Results 1  10
of
61
Bayesian Fundamentalism or Enlightenment? On the explanatory status and theoretical contributions of Bayesian models of cognition
 Behavioral and Brain Sciences
, 2011
"... To be published in Behavioral and Brain Sciences (in press) ..."
Abstract

Cited by 41 (1 self)
 Add to MetaCart
(Show Context)
To be published in Behavioral and Brain Sciences (in press)
String theory and the crisis in particle physics  a Samizdat on particle theory
 ACCEPTED INVITED CONTRIBUTION TO A SPECIAL VOLUME OF I.J.M.P.D.
, 2006
"... ..."
A critical look at 50 years particle theory from the perspective of the crossing property
, 2009
"... ..."
On to what effect LHC experiments should arrive
, 2007
"... We consider idea of hierarchical multitime notion and of the cone of creation. Following this idea, the time used in traditional sense is only a single projection of time in the multitime. Multitime must have inner dimension upwards turning it into hierarchical structure which acts as what we call g ..."
Abstract

Cited by 10 (10 self)
 Add to MetaCart
We consider idea of hierarchical multitime notion and of the cone of creation. Following this idea, the time used in traditional sense is only a single projection of time in the multitime. Multitime must have inner dimension upwards turning it into hierarchical structure which acts as what we call global cone of creation. On our time projection, evolution of species and BB, both global and local, in SM are examples of local cones of creation. Higgs field as symmetry breaking accounts for complementary worlds on other projections of time in multitime. We argue that time is form of referencing within matter and doesn’t have any sense without matter. These are the hypothetical assumptions which may be tested, when LHC experiment shall go on.Contents Abstract........................................................................................................................................................ 1 What is time?................................................................................................................................................ 3 What is the mass?......................................................................................................................................... 3 What is actually what we perceive as mass or massiveness?......................................................................... 4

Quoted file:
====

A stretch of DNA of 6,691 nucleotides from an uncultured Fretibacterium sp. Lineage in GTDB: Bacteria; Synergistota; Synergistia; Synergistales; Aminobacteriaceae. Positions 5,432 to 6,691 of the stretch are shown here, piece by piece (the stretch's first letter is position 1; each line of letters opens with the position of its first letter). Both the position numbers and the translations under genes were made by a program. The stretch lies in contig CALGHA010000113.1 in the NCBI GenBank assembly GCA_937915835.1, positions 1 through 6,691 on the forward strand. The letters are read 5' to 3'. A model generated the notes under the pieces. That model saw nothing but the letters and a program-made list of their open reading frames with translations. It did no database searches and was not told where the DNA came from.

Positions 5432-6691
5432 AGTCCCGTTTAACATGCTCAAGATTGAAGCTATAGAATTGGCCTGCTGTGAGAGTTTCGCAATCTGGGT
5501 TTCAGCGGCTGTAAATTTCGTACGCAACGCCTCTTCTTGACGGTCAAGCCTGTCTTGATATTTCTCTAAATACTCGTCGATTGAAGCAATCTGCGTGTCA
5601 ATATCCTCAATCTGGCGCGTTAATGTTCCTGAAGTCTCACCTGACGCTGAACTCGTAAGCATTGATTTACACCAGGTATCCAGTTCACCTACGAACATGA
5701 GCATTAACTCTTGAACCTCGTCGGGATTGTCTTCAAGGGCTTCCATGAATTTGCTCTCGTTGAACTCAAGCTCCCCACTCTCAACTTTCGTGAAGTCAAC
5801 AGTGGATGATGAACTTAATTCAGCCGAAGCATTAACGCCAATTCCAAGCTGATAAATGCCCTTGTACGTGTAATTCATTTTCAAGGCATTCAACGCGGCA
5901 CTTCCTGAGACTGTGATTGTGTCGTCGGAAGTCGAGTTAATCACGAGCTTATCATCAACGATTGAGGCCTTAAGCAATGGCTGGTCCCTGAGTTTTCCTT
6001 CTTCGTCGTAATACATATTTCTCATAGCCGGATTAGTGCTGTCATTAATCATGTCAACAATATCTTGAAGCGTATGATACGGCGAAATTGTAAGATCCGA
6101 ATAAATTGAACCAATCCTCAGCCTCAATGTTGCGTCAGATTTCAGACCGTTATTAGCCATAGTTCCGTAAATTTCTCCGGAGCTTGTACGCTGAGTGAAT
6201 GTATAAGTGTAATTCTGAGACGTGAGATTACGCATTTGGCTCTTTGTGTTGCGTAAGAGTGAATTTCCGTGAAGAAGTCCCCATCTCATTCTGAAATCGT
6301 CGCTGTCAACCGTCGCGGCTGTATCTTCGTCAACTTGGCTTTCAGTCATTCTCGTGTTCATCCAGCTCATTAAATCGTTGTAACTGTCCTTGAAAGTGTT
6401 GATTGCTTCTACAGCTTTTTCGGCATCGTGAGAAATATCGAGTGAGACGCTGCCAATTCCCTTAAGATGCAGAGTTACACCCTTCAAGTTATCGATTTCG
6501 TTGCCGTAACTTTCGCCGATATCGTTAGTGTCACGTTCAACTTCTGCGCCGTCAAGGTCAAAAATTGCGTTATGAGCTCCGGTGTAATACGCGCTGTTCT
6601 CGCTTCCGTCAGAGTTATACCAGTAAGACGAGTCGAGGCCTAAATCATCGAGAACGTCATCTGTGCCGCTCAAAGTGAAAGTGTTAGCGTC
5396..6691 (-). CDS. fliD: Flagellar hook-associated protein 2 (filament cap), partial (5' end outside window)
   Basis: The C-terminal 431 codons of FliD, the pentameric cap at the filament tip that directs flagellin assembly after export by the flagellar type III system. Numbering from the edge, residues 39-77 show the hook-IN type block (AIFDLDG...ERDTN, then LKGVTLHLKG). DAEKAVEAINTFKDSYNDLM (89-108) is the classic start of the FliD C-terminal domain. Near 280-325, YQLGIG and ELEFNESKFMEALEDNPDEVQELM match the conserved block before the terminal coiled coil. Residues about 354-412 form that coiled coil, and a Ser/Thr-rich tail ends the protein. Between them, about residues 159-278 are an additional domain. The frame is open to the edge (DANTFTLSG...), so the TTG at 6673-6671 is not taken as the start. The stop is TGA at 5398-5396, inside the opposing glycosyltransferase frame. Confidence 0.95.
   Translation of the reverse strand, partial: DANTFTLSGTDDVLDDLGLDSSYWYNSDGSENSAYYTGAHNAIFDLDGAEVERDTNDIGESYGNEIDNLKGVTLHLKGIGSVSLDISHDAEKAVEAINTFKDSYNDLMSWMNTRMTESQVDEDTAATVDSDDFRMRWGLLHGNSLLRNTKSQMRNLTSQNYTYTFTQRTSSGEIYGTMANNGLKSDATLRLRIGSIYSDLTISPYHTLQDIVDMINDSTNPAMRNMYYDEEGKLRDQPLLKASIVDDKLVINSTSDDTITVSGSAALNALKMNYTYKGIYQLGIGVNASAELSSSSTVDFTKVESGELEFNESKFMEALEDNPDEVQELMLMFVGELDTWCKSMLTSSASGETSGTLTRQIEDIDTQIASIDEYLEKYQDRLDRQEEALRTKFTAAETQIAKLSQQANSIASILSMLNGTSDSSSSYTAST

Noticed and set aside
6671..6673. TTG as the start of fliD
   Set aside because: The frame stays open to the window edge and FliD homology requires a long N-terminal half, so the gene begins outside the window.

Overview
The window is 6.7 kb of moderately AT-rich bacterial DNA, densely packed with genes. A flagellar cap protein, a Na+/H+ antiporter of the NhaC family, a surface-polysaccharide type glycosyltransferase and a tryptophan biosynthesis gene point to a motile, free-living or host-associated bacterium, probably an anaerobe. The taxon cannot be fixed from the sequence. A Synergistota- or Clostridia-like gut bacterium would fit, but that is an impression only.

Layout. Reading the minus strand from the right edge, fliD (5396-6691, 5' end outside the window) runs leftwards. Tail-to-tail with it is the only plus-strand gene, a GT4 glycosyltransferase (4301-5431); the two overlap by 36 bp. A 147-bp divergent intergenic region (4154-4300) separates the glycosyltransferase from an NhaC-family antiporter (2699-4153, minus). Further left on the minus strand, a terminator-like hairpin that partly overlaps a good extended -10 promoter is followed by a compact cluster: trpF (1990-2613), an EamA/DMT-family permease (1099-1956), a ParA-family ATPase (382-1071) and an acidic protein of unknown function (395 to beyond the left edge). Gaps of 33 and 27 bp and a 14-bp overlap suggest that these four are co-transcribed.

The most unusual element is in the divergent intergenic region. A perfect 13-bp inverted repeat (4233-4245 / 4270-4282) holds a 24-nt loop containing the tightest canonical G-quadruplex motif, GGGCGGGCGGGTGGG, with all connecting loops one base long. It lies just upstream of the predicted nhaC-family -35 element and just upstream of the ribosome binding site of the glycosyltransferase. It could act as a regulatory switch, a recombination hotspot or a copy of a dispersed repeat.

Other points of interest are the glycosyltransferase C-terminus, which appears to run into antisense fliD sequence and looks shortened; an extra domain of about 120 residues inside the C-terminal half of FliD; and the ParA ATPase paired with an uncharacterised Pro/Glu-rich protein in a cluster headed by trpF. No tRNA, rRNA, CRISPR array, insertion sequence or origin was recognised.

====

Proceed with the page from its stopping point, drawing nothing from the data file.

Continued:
1 Pluralistic Modeling of Complex Systems
, 1007
"... The modeling of complex systems such as ecological or socioeconomic systems can be very challenging. Although various modeling approaches exist, they are generally not compatible and mutually consistent, and empirical data often do not allow one to decide what model is the right one, the best one, ..."
Abstract

Cited by 7 (5 self)
 Add to MetaCart
(Show Context)
The modeling of complex systems such as ecological or socioeconomic systems can be very challenging. Although various modeling approaches exist, they are generally not compatible and mutually consistent, and empirical data often do not allow one to decide what model is the right one, the best one, or most appropriate one. Moreover, as the recent financial and economic crisis shows, relying on a single, idealized model can be very costly. This contribution tries to shed new light on problems that arise when complex systems are modeled. While the arguments can be transferred to many different systems, the related scientific challenges are illustrated for social, economic, and traffic systems. The contribution discusses issues that are sometimes overlooked and tries to overcome some frequent misunderstandings and controversies of the past. At the same time, it is highlighted how some longstanding scientific puzzles may be solved by considering nonlinear models of heterogeneous agents with spatiotemporal interactions. As a result of the analysis, it is concluded that a paradigm shift towards a pluralistic or possibilistic modeling approach, which integrates multiple world views, is overdue. In this connection, it is argued that it can be useful to combine many different approaches to obtain a good picture of reality, even though they may be inconsistent. Finally, it is identified what would be profitable areas of collaboration between the socioeconomic, natural, and engineering sciences. 1